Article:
18. 18. PICTURES OF THE CHURCH • The Vine and the Branches • The following are a few points that will help us understand what the church as the branches of the vine means for us: • Dependency. This is not just the concepts of “union” and “communion” (above), but also the fact that we cannot ear fruit in our own strength alone. We must be in fellowship with Him, but we must also be continually conscious that we depend on God as the strength in which we are to serve Him. • Zec4:6 – “’Not by might nor by power, but by my Spirit,’ says the LORD Almighty.” • Bearing fruit. This is not just the purpose of this figure but also the point of the entire Christian life. Too many Christians act like they believe that their purpose on earth is to either enjoy life, or to wait for death and heaven. However, God has left us here for a definite purpose, and this figure speaks to that purpose. This is not just “winning people to Christ” but is also using our lives as He wishes to further His Kingdom.
  19. 19. PICTURES OF THE CHURCH • The Shepherd and the Sheep • CP – (The Shepherd and the Sheep) – Jo 10 • Ps 23 should have taught us that you cannot understand the relationship between God and His people without understanding the shepherd and His sheep. That is also true of Jo 10 and this picture of the church. • The following are a few points that will help us understand what the church as the sheep means for us: – The Shepherd owns the Sheep; – The Shepherd trusts the care of the sheep to Under-shepherds; – This requires leadership ability; – Shepherding involves the provision of food for the sheep; – Obedience to the Shepherd is required of the sheep.
  20. 20. PICTURES OF THE CHURCH • The Stones in the Building • CP – (The Stones in the Building) – Ephesians 2:19-22 – “Consequently, you are no longer foreigners and aliens, but fellow-citizens with God’s people and members of God’s household, built on the foundation of the apostles and prophets, with Christ Jesus himself as the chief cornerstone. In him the whole building is joined together and rises to become a holy temple in the Lord. And in him you too are being built together to become a dwelling in which God lives by his Spirit.” • The concept of the church as a building is seen throughout the New Testament. One of the common factors seen in the various explanations of this concept emphasises the foundation that is in Christ Jesus. On that foundation is being built a building known as the church. The figure helps us understand the church, but it is also very convicting. As poor material is reflected in a building, so poorly lived Christianity cannot be hidden from the sight of those who are watching, and wondering what this thing called “the church” is all about. What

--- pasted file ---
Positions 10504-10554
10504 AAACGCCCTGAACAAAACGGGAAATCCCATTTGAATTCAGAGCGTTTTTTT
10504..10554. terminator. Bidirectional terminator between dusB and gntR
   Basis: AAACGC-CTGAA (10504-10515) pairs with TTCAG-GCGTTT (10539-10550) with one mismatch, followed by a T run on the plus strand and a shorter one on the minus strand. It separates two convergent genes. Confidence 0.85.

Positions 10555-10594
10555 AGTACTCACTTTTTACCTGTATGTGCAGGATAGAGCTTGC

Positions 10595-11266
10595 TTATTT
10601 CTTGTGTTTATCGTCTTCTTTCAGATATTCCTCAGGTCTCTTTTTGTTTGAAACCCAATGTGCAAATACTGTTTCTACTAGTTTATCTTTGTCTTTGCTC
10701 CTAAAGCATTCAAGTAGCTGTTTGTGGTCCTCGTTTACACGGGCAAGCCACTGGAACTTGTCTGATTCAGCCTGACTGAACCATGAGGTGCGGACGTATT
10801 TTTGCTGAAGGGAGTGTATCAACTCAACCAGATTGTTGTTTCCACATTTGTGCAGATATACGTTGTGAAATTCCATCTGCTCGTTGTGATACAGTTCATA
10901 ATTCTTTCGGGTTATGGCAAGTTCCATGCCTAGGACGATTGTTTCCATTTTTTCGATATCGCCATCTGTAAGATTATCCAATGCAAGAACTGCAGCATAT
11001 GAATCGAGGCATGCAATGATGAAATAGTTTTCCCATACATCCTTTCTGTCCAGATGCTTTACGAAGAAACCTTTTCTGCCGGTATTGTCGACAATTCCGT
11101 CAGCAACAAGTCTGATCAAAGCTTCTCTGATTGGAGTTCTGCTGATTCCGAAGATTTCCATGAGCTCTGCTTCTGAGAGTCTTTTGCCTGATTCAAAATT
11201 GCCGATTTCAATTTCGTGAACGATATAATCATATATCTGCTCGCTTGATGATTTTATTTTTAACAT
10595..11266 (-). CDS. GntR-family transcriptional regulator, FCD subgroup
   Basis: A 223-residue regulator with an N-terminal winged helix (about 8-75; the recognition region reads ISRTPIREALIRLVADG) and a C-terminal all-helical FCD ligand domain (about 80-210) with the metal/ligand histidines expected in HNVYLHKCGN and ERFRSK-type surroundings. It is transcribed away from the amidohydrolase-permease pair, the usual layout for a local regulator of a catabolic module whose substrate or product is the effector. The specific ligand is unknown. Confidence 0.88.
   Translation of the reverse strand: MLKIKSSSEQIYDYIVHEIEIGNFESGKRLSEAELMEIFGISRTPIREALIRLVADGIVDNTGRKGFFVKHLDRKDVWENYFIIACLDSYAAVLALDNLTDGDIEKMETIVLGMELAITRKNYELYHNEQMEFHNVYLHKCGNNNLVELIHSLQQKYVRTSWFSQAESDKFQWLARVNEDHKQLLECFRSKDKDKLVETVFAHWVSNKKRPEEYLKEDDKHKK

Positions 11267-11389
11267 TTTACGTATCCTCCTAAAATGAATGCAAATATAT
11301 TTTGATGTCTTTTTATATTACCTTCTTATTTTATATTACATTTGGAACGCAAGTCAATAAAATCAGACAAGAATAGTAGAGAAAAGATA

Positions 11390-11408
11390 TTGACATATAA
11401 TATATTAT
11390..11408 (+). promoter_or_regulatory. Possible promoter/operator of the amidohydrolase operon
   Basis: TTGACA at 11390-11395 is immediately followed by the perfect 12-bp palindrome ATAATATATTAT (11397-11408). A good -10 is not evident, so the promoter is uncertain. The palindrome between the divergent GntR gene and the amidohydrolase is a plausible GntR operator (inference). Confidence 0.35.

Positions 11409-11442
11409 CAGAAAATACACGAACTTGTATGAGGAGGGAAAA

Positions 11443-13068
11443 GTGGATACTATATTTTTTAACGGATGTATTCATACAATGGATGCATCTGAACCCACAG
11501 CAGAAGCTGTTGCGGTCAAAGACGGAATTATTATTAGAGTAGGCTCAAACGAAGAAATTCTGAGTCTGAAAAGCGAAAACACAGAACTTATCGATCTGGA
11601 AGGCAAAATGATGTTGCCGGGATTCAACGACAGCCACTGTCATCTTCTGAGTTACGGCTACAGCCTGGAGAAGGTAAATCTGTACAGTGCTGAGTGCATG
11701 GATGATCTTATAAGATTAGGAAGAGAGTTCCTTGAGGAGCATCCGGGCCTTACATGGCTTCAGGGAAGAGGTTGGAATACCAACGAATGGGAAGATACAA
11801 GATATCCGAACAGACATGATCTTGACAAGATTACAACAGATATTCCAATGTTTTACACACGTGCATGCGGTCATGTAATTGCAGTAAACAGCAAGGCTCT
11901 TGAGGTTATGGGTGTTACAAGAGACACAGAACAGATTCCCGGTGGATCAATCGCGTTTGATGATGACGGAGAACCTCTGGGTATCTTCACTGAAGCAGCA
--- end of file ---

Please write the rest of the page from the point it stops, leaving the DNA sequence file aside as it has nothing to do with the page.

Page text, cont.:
21. 21. PICTURES OF THE CHURCH • The Stones in the Building • The following are a few points that will help us understand what the church as a building means for us: • Christ is the uniting/determining factor of the building; • Christ is the foundation of the building; • The interdependency of the stones within the building. • The material from which it is built determines the beauty of the building.
  22. 22. PICTURES OF THE CHURCH Analogies of Christ and the Church * CHRIST CHURCH REF. TERMINOLOGY Head Body Co 1:18 “And He is the head of the body, the church” Corner- stone Temple Ep 2:20- 21 “… Christ Jesus Himself as the chief cornerstone” Beloved Virgin 2Co 11:2 “I promised you to one husband, to Christ, so that I might present you as a pure virgin to him.” Bride- groom Bride Re 21:9 “Come, I will show you the bride, the wife of the Lamb.” Ruler (Implied) City Re 21:9- 10 “he … showed me the Holy City, Jerusalem, coming down out of heaven from God.” Owner People Ti 2:14 “… to purify for himself a people that are his very own.” * From H. Wayne House, Charts of Christian Theology and Doctrine (Grand Rapids: Zondervan Publishing House, 1992), p. 11
  23. 23. PICTURES OF THE CHURCH Analogies of Christ and the Church * CHRIST CHURCH REF. TERMINOLOGY Shepherd Flock 1Pe 5:2-4 “Be shepherds of God's flock …. And when the Chief Shepherd appears, you will receive the crown.” Firstborn House- hold Ep 2:19; Co 1:18 “… members of God's household …”; “… He is the beginning and the firstborn ….” Creator New Man Ep 2:15 “His purpose was to create in himself one new man out of the two ….” Founder (Implied) Chosen People 1Pe 2:9 “you are a chosen people … a holy nation, a people belonging to God” High Priest Royal Priest- hood He 4:14; 1Pe 2:9 “… we have a great high priest … Jesus the Son of God …”; “… a royal priesthood …” Heir Inherit- ance Ep 1:18 “… His glorious inheritance in the saints.” * From H. Wayne House, Charts of Christian Theology and Doctrine (Grand Rapids: Zondervan Publishing House, 1992), p. 11